Winning Water-sport Workouts
Sure, all board sports require quick reaction time. And you’ll need to get the hang of good balance before you can hang ten. But you’ll also need power and a good deal of stamina if you want to be a standout in the water. To get those, there are certain exercises you’ll need to do beforehand.
Whether you ride the surf on a long board or prefer to ride the waves behind a high-powered ski boat, just master this workout, and you’ll be chairman of the boards.Exercise 1: Shoulder Carry
The training tool:
A heavy bag (aka punching bag) from the gym -- or a bag of mulch, sand or any other large object you can shoulder and walk/run with.
Find an open space (like a parking lot or driveway). Squat down, hoist the heavy bag (or bag of mulch, sand, etc.) onto one shoulder and simply walk forward 20 to 30 yards. Then, set the bag down, turn around, hoist it back up onto the opposite shoulder and return to your starting point. That’s one full rep. Go for six to 10 reps, resting just 30 seconds between reps. Add speed or weight when possible.
With traditional gym exercises, you typically lift, pump or press weights evenly on both sides of your body. (For example, when you do bicep curls, you lift a 25-pound dumbbell with your right arm while lifting another 25-pound dumbbell with your left arm). But when you’re board-sporting, waves don’t necessarily hit you evenly: At any given moment, you might have to deploy only the muscles on one side of your body to keep your balance on a surfboard. Doing this asymmetrically loaded exercise will help your core develop the ability to handle just about any wave the ocean throws at you while also increasing your stamina. Plus, this is a total body exercise -- meaning, you need less time to train than if you worked each muscle or muscle group individually.
Exercise 2: The Slosh-pipe Hold
The training tool:
For about $20, you can build your own top-notch training tool. Go to your local hardware store and pick up a 10-foot length of 4-inch diameter schedule 40 PVC pipe. Also get an end cap and a threaded cleanout. (If you don’t know much about plumbing materials, just ask.) You’ll also need a small can of PVC adhesive to hold it all together.
By filling the pipe about one-third to half full with water (thanks to the threaded cleanout fitting, you can adjust the amount at will), you’ll have a total weight of roughly 40 to 50 pounds. Not a big deal when held vertically. The real trick is keeping it level when cradling it horizontally, across the front of your chest, with both arms while standing. As soon as you think you’ve mastered the simple standing-hold described above, try breaking into your board/ski stance and see what you’re made of. Build up to 12 to 15 reps up to a minute each (with a minute between attempts), and there ain’t a wave going to break you down.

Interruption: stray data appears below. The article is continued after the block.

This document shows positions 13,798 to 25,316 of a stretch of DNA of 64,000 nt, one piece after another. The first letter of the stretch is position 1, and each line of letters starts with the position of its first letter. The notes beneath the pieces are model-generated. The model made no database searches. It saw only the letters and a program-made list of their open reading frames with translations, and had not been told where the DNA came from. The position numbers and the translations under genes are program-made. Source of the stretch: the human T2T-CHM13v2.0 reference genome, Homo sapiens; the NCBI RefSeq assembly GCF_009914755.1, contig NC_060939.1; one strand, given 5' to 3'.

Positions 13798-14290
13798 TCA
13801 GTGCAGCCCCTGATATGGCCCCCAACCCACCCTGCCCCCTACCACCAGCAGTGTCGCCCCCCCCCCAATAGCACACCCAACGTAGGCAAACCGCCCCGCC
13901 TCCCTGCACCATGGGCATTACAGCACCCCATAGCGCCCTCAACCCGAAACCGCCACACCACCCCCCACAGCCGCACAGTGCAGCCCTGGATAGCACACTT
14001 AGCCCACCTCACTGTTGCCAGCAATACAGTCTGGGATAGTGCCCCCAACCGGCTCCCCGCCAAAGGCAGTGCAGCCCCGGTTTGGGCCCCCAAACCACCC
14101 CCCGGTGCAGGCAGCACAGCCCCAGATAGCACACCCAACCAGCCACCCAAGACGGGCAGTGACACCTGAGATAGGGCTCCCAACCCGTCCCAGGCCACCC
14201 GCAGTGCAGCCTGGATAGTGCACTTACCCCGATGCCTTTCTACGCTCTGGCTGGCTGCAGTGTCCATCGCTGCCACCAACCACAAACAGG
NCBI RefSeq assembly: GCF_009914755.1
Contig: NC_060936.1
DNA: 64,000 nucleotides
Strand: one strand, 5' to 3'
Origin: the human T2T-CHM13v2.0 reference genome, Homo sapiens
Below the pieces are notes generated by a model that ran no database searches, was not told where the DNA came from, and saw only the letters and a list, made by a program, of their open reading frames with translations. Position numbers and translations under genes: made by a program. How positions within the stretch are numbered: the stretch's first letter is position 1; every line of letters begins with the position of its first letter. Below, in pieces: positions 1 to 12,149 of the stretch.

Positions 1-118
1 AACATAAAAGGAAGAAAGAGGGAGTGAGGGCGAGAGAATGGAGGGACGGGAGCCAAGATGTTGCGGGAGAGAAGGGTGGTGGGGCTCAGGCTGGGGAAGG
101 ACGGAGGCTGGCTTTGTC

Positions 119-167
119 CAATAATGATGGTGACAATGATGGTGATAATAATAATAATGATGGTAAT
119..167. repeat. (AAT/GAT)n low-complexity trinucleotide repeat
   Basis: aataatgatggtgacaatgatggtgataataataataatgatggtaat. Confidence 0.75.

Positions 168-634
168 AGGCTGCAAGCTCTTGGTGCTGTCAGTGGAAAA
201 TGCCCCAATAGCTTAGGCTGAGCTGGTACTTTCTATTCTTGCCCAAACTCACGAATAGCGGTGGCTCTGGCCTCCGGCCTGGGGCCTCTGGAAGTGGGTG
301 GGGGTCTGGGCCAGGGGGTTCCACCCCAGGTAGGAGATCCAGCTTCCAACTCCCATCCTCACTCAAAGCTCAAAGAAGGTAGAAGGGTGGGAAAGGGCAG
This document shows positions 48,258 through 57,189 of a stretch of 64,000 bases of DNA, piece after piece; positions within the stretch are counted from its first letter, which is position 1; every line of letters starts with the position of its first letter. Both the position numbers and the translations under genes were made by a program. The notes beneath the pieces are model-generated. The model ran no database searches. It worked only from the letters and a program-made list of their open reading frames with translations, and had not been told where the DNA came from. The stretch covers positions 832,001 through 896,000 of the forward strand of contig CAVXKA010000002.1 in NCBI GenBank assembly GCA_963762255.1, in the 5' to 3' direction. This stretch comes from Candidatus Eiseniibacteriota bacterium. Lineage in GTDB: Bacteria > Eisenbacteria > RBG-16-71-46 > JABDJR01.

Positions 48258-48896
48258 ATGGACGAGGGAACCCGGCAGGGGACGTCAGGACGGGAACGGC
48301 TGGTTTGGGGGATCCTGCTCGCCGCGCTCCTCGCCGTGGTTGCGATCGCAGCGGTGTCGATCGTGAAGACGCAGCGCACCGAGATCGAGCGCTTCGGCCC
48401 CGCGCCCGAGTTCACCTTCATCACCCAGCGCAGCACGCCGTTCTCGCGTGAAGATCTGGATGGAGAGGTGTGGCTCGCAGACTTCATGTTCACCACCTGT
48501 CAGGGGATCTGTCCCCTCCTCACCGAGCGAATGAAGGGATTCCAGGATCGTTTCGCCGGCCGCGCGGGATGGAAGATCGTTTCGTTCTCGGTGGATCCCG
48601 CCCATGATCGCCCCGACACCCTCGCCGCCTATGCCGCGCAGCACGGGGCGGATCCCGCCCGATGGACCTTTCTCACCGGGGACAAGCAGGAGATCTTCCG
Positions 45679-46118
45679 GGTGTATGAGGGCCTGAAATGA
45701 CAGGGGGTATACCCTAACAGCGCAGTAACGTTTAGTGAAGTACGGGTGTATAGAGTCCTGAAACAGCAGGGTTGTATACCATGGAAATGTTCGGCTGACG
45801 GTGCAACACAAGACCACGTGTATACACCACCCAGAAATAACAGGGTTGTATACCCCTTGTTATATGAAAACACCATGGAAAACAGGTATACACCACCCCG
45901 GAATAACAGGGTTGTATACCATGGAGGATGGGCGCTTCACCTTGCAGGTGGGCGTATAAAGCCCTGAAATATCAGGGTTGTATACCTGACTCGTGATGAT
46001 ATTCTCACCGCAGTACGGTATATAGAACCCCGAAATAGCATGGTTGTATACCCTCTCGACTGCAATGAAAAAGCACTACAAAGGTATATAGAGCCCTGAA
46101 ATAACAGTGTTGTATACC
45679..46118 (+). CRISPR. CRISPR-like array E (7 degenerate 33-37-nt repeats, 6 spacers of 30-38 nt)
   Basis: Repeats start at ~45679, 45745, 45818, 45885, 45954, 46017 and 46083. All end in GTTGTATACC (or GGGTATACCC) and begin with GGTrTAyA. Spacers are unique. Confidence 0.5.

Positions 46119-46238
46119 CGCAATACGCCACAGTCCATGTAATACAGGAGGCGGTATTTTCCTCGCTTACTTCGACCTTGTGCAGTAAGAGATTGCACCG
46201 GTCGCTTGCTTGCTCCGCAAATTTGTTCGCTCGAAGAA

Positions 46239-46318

With all that water flying back and forth over a 10-foot track of pipe, you won’t have time to wonder, “Are those my obliques or my rectus abdominis working?” The answer is you’re going to have to hang on with everything you’ve got from the ground up. The very nature of the pipe exercise (water sloshing back and forth unpredictably) means no two workouts will be the same -- forcing your body to adapt to the erratic forces of water nature. So when that rogue wave comes along, you’ll be able to react quickly and have the muscle power to do so.
Exercise 3: Renegade Row
The training tool:
You’ll need one dumbbell, a little bit of floor space and a whole lot of muscle.
If you’re familiar with the yoga-style “plank,” it’s like that (only much more manly with the addition of the row). With the dumbbell on the floor, get in the top position of a push-up with a slightly wider-than-shoulder-width foot stance. Now grab the dumbbell with one hand and pull your elbow toward the ceiling, bringing the weight next to the bottom of your rib cage -- all while resisting the gravitationally motivated urge to twist, bend or contort your body toward the floor. Do two to three sets (per side), with eight to 12 reps. Rest 60 to 90 seconds between sets.
This routine challenges core strength and stability at a much higher intensity than any sit-up or crunch ever could. Core strength and stability, as you now know, are essential to maintaining balance on the boards and the planks!